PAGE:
What Is Sexual Assault Trauma?

Sexual assault is a serious criminal offence. Sexual assault can be an extremely stressful, terrifying event and can severely disrupt one’s wellbeing. lifestyle and coping patterns. During a sexual assault, the individual has to deal with feelings of powerlessness and uncertainty about whether he or she will survive. Studies show that the impact of sexual assault varies from person to person. Individual’s may no longer feel safe, may lose self-esteem, feel powerless, and lose the ability to trust others or develop intimacy. Having experienced other traumas can also contribute to greater problems for the individual.

What Are the Problems?

There can often be a range of responses dependent on the individual.  There are some patterns that can often be seen among victims of sexual assault, such as intrusive thoughts and memories of the assault/abuse, flashbacks, or a feeling like they are reliving the sexual assault; nightmares; and difficulty sleeping.  In addition, individuals report feelings of “being on edge” or “high alert”, problems with concentration, irritability and being easily startled. They may also notice that they are avoiding certain places associated with the assault/abuse, feel less interested and less joy from things they used to do and feel emotional numb, disconnected or distant.  Individuals may also withdraw from social interactions, social settings, their job and/or within relationships. Should problems like these persist and disrupt daily function for an individual’s, it may be necessary to see you G.P or mental health professional for possible posttraumatic stress disorder (PTSD) diagnosis.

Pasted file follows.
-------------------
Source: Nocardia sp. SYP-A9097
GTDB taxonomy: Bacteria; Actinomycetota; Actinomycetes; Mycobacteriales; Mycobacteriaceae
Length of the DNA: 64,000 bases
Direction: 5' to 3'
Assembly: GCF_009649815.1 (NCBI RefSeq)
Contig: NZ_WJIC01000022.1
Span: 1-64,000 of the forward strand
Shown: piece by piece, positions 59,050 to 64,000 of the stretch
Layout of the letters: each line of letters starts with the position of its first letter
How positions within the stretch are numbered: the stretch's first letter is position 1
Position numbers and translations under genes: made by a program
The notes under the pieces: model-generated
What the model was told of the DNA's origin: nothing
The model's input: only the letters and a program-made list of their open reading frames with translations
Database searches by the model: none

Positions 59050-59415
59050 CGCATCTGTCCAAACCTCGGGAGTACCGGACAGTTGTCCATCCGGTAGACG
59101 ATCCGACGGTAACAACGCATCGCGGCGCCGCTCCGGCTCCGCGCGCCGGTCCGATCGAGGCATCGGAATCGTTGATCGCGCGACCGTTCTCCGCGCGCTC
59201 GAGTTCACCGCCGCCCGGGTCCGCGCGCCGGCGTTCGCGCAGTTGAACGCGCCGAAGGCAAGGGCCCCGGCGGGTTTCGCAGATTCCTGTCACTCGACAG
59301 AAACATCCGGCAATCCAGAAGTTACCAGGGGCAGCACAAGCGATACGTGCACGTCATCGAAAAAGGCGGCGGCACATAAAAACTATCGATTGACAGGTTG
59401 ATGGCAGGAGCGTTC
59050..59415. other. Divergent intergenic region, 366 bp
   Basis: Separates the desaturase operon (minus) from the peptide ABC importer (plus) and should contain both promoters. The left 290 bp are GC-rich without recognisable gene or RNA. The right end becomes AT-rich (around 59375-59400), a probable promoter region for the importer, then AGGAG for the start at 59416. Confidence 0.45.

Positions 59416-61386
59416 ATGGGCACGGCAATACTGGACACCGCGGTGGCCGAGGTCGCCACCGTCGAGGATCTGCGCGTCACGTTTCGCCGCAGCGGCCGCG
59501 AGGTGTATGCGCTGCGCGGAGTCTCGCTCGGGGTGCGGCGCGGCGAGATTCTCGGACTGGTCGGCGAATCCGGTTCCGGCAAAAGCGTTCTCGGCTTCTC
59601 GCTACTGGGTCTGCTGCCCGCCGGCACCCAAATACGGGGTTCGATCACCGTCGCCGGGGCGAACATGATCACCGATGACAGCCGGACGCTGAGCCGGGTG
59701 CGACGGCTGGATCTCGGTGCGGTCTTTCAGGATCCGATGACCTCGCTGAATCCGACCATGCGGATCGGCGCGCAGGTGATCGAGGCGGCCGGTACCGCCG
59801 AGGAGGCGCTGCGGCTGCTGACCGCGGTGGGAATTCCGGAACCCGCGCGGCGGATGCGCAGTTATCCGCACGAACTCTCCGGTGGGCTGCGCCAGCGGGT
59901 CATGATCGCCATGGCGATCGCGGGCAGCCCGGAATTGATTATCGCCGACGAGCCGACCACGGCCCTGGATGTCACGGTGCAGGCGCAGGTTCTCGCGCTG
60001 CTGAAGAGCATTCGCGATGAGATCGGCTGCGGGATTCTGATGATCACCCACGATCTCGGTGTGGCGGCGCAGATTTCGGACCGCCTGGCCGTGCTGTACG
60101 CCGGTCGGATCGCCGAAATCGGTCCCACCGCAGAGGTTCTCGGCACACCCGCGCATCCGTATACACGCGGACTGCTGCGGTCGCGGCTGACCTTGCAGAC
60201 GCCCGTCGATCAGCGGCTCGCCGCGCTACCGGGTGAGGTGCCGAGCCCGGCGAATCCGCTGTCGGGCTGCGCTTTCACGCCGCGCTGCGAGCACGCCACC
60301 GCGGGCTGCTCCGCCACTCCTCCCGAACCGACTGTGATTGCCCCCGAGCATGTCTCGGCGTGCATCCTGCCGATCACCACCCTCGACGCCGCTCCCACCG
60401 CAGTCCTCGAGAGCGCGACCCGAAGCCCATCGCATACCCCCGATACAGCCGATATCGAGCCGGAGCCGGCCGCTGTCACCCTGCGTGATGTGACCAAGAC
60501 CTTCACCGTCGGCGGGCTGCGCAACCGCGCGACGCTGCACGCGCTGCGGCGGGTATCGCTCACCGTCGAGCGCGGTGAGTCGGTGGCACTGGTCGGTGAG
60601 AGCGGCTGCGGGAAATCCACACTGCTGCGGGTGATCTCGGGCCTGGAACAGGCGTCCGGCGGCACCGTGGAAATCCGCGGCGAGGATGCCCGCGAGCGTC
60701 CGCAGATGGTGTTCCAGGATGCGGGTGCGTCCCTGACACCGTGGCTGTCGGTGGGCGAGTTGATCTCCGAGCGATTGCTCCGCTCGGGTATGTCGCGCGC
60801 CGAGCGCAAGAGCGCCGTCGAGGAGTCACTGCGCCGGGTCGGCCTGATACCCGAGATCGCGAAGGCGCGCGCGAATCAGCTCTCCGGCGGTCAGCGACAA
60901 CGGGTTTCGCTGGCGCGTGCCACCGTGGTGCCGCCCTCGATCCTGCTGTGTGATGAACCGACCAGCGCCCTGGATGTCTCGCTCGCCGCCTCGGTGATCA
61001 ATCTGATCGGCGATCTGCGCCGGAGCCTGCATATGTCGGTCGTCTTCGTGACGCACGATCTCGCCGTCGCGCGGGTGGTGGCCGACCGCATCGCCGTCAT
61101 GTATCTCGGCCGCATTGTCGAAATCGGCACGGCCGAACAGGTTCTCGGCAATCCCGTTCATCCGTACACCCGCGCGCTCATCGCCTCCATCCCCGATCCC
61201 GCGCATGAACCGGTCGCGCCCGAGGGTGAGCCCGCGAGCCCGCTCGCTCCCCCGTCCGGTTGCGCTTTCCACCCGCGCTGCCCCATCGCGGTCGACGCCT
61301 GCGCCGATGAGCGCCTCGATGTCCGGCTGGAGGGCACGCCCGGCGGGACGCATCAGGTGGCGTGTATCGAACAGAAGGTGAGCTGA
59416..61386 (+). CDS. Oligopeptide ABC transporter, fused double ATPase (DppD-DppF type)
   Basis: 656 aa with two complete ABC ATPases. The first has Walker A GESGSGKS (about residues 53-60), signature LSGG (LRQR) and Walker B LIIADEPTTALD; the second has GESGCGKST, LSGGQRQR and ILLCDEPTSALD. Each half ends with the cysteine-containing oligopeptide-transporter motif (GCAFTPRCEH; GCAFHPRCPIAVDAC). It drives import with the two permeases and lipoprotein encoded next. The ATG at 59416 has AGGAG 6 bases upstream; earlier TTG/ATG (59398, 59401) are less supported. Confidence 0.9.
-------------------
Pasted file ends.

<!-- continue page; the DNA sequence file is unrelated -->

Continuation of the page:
Accessing Therapy

Treatment for sexual assault/abuse often entails dealing with PTSD and its symptoms, as well as the self-doubt and self-incriminating thoughts.  Therapy for these individuals is often long-term intervention and it is important that you feel safe in the space with the therapist you choose.

Having ACC Accreditation means that clients who have experienced sexual abuse or sexual violence, are able to access psychotherapy sessions free of charge.  Should you find that you are not well suited to the therapy being offered, you are entitled to access a different therapist and still remain under ACC entitlements to intervention.  Your ACC claim will simply transfer over to your new therapist.